The civic body has also been asked to set up a grievance redressal mechanism for firemen, given the stressful conditions they work in. The mechanism will ensure that firemen can bring their grievances to the note of the immediate senior and, later, of the chief fire officer. The committee has also recommended that gymnasiums should be set up in fire stations for firemen to maintain physical fitness.

Municipal Commissioner Ajoy Mehta has asked Assistant Municipal Commissioner Sanjay Deshmukh to implement the committee’s recommendations.

Chairman speak
“This is the first time the BMC submitted a report within the stipulated time. The reason this report does not talk about insurance and risk allowance for the firemen is that it was not under our purview and not part of our brief. I think the biggest takeaway from the report is our suggestion to set up fire brigade chowkies on the lines of police chowkies.

These will work on skeletal staff and will be the BMC’s first response to emergencies. Besides, the fire brigade needs to be kept free of participation in non-fire fighting related activities,” the panel’s chairman, Sanjay Mukherjee, said. “We have asked for a list of dilapidated buildings to be given to the fire brigade so that they will be better prepared for such emergencies in the future.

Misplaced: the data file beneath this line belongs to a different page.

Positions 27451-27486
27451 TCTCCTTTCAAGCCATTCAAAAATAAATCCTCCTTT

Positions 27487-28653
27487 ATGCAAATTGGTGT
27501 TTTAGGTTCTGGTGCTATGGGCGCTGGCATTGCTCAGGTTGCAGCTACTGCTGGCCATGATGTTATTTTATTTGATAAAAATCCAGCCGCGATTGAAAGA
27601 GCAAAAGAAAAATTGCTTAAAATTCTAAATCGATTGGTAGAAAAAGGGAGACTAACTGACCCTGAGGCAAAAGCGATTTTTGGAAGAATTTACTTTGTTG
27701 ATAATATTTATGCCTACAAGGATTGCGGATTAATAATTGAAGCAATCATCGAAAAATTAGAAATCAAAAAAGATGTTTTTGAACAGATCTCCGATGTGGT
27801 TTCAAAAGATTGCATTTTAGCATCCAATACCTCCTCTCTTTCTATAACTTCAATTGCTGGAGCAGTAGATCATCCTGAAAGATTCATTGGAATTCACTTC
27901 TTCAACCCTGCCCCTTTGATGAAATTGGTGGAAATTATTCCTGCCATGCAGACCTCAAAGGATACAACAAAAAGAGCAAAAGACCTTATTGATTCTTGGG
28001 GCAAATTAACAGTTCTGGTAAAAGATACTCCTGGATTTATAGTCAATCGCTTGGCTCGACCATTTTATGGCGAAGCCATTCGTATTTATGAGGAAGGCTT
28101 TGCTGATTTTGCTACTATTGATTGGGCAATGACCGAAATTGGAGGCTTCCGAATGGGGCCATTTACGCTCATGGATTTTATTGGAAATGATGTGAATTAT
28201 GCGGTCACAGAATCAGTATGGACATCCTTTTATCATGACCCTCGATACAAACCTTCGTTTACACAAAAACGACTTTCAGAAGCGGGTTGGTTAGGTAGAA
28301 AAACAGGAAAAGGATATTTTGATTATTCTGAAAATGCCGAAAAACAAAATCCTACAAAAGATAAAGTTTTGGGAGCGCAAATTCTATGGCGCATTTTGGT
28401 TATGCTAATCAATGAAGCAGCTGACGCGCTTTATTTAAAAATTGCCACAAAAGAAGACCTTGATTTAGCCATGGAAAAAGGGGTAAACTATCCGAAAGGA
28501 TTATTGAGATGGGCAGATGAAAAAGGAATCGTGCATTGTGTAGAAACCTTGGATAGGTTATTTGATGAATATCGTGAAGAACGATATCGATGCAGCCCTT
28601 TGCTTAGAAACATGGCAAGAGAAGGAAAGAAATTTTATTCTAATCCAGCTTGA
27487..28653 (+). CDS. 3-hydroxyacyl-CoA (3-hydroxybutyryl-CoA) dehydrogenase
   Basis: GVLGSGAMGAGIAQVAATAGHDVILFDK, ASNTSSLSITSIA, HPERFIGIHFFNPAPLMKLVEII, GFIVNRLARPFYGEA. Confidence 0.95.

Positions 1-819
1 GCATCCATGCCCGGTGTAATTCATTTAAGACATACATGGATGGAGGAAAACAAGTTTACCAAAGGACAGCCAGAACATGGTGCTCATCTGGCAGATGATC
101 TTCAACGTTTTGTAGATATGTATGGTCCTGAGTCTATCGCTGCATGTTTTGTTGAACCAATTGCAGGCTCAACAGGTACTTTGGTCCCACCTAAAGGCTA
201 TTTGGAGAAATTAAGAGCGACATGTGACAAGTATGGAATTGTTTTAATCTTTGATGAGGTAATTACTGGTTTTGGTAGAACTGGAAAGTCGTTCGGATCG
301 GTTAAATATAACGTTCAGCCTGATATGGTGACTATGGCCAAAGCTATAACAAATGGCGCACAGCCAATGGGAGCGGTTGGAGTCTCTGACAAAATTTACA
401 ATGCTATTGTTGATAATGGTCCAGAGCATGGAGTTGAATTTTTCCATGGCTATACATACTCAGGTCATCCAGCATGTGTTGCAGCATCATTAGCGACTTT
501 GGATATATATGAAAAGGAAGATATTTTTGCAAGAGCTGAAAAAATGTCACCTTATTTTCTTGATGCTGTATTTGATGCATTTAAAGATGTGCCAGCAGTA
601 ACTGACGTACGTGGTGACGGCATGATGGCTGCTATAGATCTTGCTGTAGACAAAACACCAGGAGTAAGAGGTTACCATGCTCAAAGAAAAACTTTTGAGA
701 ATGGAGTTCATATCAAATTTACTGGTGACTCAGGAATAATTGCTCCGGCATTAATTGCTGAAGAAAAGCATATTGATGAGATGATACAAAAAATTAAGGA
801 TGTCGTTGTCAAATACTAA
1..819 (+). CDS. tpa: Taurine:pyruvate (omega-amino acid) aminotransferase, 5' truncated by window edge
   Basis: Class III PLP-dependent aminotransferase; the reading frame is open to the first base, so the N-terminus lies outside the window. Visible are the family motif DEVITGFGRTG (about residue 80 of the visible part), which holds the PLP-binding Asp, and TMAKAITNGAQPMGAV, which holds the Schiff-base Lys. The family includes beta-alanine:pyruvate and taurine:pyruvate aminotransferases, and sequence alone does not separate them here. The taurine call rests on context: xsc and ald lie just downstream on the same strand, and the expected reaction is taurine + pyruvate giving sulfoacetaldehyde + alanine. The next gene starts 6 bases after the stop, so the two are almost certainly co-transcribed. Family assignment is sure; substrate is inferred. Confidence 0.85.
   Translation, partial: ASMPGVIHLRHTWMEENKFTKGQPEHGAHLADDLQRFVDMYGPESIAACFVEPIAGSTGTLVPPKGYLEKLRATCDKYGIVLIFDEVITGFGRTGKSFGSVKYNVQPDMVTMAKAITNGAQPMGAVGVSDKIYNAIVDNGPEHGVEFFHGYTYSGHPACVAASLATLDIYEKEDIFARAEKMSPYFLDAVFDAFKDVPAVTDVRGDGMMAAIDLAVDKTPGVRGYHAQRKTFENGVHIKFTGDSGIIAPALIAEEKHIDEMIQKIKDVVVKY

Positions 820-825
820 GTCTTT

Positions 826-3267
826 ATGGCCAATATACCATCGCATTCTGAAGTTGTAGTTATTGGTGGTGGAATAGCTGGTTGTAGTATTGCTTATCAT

We have also strongly recommended that the fire brigade should be allowed to concentrate on firefighting activities and be exempted from other exercises like giving NOCs to under-construction buildings, beach safety, bird rescue etc, which puts extra pressure on the administration,” added Mukherjee.

Report highlights

Observations
>> A short circuit triggered the Kalbadevi blaze
>> Assistant Commissioner of C ward did not reach the spot on time
>> Too much equipment was sent to the spot, which hampered firefighting operations
>> Traffic and parking in the narrow lanes delayed arrival of fire engines
>> Several senior officials were on leave, leading to only three deputy chief fire officials and the chief fire official being available
>> Specific National Disaster Management Authority guidelines were not followed

Recommendations
>> Set up fire chowkies on lines of police chowkies 
>> Exempt fire brigade from non firefighting related activities like issuing NOCs
>> Give list of dilapidated buildings to fire brigade
>> Impose complete ban on small and large manufacturing units, gold processing units inside residential buildings in the city
>> Conduct audit of electrical equipment in all residential buildings to make sure they do not become a fire hazard
>> Set up grievance redressal mechanism, gymnasiums for firemen